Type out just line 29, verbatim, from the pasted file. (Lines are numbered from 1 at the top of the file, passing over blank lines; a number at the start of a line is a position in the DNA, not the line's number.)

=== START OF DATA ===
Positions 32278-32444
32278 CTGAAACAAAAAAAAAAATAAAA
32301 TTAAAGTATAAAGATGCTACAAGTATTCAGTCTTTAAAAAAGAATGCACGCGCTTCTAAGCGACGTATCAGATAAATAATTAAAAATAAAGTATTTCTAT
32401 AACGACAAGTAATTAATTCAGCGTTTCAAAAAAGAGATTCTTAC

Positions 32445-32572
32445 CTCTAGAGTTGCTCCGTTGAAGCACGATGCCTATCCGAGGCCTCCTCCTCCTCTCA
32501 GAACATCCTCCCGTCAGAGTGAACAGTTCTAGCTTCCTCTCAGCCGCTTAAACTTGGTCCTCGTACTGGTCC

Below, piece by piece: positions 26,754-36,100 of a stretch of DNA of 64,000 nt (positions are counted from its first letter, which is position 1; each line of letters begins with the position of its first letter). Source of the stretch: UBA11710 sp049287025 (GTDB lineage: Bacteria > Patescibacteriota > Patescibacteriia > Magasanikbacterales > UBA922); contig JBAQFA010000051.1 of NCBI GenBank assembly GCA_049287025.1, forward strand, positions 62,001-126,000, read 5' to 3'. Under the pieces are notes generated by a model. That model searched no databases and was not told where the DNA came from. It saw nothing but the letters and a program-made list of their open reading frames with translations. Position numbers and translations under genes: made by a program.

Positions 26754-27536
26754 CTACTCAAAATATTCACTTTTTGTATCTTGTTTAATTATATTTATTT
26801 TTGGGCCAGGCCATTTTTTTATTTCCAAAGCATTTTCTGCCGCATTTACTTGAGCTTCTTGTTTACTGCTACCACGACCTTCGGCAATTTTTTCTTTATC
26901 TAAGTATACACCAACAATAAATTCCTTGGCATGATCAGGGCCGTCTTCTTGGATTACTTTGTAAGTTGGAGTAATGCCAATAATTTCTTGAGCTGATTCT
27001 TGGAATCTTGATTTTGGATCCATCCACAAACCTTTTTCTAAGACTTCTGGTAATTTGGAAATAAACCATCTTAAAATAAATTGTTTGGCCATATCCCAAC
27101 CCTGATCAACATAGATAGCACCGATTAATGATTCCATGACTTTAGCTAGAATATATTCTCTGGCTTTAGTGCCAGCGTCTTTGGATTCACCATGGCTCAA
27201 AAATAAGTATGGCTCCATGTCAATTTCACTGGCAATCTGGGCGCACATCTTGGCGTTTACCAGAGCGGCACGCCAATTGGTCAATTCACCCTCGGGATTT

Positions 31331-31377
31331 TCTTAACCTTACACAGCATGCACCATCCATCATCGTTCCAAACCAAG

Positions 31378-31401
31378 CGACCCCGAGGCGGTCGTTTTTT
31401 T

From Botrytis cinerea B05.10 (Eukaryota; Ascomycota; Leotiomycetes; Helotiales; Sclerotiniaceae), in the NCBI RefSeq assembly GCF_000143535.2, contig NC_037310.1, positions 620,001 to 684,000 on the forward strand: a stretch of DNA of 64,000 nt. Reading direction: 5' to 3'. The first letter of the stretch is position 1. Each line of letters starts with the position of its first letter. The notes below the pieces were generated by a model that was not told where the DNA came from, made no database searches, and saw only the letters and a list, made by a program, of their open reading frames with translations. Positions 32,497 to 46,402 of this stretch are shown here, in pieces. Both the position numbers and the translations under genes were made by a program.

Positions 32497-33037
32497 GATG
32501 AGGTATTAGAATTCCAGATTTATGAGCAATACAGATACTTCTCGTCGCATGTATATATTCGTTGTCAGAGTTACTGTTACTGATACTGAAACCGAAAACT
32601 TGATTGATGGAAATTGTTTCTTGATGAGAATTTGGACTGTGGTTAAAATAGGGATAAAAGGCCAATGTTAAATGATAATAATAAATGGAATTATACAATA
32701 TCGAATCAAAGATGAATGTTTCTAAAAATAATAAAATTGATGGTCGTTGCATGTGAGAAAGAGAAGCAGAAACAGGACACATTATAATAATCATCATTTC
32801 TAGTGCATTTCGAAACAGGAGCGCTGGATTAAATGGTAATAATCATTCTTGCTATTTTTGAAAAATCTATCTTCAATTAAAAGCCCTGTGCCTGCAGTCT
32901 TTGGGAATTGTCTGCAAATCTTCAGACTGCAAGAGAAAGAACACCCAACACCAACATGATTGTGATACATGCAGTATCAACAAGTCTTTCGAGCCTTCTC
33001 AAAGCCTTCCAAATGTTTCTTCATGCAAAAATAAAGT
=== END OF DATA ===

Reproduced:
33001 AAAGCCTTCCAAATGTTTCTTCATGCAAAAATAAAGT